Sadly my mother passed away while I was in transit back to the UK after a 2 year battle with heart disease.  In the end, she went peacefully in her sleep after a sudden clot on Saturday, something we are all very thankful for.  It is better to go with grace and dignity than be in pain for days and weeks or months on end.  She was in very good hands and couldn't have been in better care since she was on my sister in law's critical cardiac ward and they would have done they very best to make her as comfortable as possible.  My mum's worst fear was always becoming so incapacitated that she was rendered helpless, after a previous heart attack reduced her physical abilities somewhat. She was never really the same after that, but was able to function as best as she could while maintaining her independence.

My eldest niece went to visit her Grandma in hospital on Monday and was shocked at how frail and thin she looked.  The youngest chose not to go, preferring to remember her as she was.  I respect both of their decisions; I didn't have either choice as I was regretably late back again and she passed away in peace while I was in transit.  At times like these, I am just grateful my mother didn't suffer and to be scooped up by my brother's family so my feet remain on the ground with a relatively clear head.  We come from a family, my brother and I, that is relatively undemonstrative and unemotional.  Excess anything would be frowned upon, no matter the circumstances.

This led to an interesting and informative discussion last night with my sister in law, a devoted and dedicated cardiac nurse.  She does a phenomenal job; I don't know how she finds the strength to deal with death and dying patients every week.  We talked about the differences in the US and UK healthcare systems and how NICE impacts the access to new treatments.  We both agreed that a single unified national decision and formulary is much fairer than the post code lottery that exists at the moment, where someone in Cardiff can get access to newer, better, treatments than someone in say, Hull simply because their primary care trust has a different formulary.  The inequities of that system seem unfair at worse and silly at best; the UK is one country not always united in consensus.  Different healthcare trusts will take the NICE decision and implement them differently depending on their budget decisions and constraints.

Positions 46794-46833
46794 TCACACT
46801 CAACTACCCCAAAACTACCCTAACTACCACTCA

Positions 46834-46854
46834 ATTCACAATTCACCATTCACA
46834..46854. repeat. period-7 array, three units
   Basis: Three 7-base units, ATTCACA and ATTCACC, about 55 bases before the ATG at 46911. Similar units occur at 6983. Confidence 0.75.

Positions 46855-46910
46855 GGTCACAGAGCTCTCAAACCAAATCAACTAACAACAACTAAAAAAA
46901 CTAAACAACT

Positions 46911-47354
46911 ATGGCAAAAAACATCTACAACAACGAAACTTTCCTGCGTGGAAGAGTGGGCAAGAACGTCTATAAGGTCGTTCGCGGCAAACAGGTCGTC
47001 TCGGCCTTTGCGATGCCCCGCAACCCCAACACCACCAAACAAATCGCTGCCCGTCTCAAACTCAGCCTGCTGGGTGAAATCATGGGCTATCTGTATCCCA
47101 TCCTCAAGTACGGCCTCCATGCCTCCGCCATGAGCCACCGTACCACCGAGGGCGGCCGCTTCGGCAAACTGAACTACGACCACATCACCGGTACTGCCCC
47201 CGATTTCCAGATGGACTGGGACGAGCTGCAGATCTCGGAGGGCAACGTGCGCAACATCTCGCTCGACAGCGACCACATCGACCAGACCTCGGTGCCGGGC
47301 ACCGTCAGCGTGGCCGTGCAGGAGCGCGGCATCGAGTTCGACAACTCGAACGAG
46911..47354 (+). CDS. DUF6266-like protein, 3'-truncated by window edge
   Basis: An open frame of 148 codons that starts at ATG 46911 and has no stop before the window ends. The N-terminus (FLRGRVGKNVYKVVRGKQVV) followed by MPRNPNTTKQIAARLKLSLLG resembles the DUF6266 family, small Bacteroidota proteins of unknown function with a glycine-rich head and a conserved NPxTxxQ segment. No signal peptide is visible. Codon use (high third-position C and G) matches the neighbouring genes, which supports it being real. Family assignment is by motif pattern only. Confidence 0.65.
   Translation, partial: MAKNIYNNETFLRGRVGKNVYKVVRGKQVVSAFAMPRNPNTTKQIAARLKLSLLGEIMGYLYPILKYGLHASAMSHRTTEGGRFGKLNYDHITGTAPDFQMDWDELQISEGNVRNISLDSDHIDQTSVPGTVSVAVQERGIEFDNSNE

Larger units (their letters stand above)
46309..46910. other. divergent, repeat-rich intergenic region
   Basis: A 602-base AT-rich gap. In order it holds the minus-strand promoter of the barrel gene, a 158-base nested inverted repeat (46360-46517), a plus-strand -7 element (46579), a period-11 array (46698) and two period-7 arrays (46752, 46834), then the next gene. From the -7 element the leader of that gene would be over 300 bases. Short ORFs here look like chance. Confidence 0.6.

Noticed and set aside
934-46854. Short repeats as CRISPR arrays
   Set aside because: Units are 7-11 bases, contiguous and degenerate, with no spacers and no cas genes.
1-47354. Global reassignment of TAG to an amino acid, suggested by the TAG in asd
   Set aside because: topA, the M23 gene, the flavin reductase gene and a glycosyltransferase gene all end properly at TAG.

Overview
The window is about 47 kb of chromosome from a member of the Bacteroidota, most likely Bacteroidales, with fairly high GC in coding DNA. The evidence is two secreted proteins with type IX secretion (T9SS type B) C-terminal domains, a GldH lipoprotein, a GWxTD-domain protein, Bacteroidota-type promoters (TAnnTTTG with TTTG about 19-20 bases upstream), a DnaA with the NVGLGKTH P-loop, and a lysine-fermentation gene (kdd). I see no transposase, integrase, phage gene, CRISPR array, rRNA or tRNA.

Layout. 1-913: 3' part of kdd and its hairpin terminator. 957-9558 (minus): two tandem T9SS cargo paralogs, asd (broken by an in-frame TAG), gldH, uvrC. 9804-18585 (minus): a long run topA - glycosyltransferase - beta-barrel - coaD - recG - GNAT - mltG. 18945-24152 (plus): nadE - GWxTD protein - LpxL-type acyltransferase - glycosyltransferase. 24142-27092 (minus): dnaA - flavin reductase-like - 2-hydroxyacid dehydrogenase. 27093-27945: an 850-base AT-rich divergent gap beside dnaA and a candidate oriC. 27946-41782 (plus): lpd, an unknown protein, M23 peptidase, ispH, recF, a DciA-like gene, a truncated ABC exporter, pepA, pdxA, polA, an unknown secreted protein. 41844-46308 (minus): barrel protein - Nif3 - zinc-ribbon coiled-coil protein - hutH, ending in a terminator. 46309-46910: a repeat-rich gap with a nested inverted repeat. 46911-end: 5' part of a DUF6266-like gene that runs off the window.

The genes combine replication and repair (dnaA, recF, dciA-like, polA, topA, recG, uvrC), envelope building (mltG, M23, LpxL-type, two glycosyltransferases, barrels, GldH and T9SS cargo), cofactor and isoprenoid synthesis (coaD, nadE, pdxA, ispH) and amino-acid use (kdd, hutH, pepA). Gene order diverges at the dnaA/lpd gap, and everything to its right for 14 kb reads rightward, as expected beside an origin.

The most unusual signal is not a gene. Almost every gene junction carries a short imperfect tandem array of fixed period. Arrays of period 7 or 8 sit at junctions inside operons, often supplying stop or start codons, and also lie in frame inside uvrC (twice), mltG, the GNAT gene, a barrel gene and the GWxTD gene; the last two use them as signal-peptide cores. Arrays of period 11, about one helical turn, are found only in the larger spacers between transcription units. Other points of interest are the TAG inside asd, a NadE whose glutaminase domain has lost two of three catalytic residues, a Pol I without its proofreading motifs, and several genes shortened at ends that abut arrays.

How does this affect the US?  Well, firstly this sort of healtheconomic analysis is inevitably coming across the pond, so manufacturers had better get used to the idea that different cancer drugs may be restricted in the future.  After all, my mother's illness and peaceful passing made me realise that let's say she had lung cancer instead of congestive heart failure.  Would an extra few weeks or a month had made any difference?  No. It only prolongs the pain and agony for all around if the diagnosis is clear. 

There is no cure for advanced cancer, data is measured in increments of survival, usually by a matter or a few weeks or months.  But at what cost?  Is spending $50,000 for an extra month of life really the best we can do?

It is my hope for the future that as we learn more about the science and biology of disease, we will develop better, more targeted combinations that shut off the critical aberrant activity that leads to cancer, thereby leading to significantly longer progression times than we have now.  After all, the success of Gleevec has lead to patients life expectations improving from 3-4 years to a much more robust 10 years plus.  That's a huge improvement, not a couple of weeks.  We must not forget, however, that personal responsibility to one's health and fitness should play a much larger part than it does in many cases. 

How should we help further better patient education and, more importantly, action for change?